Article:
But then, towards the end of the show, he played what I believe was “A Penny for a Thought,” but I’m still not sure. 

In any case, there was a verse that caught my ear as Williams kept repeating it:  “Even death is a part of life…Even death is a part of life..”

And each time he repeated that verse the doorway to the emotional entry point I was looking for opened wider and wider.

So I stepped in.

And then it hit me. 

For the last three days, my wife and I have been mourning the death of her Uncle John who died last Thursday after his battle with brain cancer.

One of the reasons it’s been hard for me is because I got to know Uncle John’s love for live music earlier this year when I interviewed him for Live Fix about meeting Kid Rock backstage.

And naturally, that conversation and John’s death have been on my mind and heart in some pretty heavy and profound ways.

So during the Saul Williams concert I believe something eternal happened because this morning as I was writing this post I looked up the lyrics to “A Penny For A Thought” and realized that the actual lyrics were “Seven mountains higher that the valley of death/Seven dimensions deeper than the dimensions of breath..”

Now, I’m pretty sure I heard Williams sing “…even death is a part of life..”

But what I think was eternal and even spiritual about last night was that, for whatever reason, I heard what I needed to hear so that I would find some level of comfort and clarity as I grieve and process John’s death.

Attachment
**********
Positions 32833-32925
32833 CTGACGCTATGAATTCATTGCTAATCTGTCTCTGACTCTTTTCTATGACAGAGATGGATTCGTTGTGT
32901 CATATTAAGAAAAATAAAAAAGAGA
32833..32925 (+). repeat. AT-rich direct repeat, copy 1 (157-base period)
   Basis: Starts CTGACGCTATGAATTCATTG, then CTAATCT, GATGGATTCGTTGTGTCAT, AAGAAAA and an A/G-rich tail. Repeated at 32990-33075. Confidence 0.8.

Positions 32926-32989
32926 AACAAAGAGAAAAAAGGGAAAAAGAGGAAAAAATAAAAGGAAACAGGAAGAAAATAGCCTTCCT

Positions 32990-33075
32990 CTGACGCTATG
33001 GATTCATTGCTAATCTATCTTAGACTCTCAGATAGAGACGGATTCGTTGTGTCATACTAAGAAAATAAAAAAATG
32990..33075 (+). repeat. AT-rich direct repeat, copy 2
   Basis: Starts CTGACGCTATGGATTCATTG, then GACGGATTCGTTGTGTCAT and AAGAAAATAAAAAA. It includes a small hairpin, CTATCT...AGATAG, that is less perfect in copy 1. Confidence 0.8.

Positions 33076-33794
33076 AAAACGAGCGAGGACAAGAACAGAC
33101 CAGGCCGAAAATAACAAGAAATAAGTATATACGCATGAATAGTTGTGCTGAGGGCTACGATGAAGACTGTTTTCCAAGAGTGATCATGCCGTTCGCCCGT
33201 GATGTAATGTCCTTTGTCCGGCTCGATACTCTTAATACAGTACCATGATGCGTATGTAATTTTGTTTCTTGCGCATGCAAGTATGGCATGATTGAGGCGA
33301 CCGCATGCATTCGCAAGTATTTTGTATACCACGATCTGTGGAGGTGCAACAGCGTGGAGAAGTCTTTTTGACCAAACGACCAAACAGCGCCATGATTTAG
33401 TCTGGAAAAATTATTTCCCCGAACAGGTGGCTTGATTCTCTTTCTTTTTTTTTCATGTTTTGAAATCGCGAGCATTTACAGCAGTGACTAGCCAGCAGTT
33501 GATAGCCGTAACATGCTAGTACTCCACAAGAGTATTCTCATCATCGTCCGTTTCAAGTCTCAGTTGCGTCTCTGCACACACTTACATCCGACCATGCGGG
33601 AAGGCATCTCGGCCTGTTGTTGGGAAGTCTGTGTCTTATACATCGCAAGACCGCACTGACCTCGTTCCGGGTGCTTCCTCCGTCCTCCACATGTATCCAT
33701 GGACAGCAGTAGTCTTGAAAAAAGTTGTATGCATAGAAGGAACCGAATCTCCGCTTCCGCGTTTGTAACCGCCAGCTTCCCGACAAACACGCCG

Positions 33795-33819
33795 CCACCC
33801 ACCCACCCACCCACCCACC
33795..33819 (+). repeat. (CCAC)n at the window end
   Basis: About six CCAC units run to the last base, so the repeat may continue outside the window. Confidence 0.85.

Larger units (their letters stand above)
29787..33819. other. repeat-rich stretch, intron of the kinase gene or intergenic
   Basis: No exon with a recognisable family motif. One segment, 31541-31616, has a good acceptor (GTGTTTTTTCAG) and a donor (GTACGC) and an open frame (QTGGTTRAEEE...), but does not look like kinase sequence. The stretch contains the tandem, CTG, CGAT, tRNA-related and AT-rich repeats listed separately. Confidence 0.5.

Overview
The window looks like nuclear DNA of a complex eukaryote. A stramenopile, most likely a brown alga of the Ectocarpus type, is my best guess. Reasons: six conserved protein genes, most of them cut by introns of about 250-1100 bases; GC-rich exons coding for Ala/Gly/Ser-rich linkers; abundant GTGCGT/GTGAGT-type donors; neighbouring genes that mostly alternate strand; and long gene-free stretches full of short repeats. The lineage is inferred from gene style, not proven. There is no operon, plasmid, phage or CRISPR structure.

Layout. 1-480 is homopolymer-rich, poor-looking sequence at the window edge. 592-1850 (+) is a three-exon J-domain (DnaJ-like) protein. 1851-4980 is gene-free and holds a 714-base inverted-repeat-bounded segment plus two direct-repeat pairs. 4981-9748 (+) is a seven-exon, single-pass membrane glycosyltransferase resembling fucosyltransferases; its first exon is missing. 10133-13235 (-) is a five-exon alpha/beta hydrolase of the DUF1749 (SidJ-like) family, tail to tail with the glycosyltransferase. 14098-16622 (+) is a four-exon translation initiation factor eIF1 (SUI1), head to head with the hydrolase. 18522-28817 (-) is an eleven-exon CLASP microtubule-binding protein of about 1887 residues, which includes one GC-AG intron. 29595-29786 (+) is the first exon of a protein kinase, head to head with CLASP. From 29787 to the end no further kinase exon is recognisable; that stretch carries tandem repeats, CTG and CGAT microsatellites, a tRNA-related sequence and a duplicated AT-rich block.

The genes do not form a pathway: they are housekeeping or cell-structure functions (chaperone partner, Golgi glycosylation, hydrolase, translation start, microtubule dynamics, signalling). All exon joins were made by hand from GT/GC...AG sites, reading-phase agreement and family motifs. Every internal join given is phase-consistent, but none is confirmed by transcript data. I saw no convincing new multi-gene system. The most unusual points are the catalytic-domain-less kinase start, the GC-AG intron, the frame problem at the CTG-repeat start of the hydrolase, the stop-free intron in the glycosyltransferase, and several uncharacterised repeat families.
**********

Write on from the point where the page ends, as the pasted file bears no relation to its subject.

Whether I misheard the lyrics or not, what happened last night my friends was an eternal aspect of live music. 

And I think it was one of the most beautiful moments I’ve had at a concert in recent memory.  I didn’t plan on having it.  I just happened. 

Writing this post makes the whole experience even feel predestined or preordained in a way. 

It was as if God knew I needed to hear Saul Williams croon those words right into my heart.

So, as I mention in the video,  I encourage you to take time to listen for moments like I had last night when you go to your next show.

Have you ever had an eternal or “misheard” moment during a concert?

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Experiencing Grief, Joy and Community in Live Music

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Two things have been brewing in my mind lately.

1) The Community of Cathartic Mourning


2) Building Relationships in Live Music

The Community of Cathartic Mourning

A good friend of my wife and I shared this Bonnie Raitt Star Tribune review with me a few weeks ago (the video above is one she excitedly posted on Facebook before the concert).

I share this review with you because it was one of my favorite reviews I’ve read this year.  And when I finished reading the review I thought about something very important that happened to me when our friend sent me the link.

My life changed.

I was transported straight to the heart of Raitt’s palpable concert atmosphere.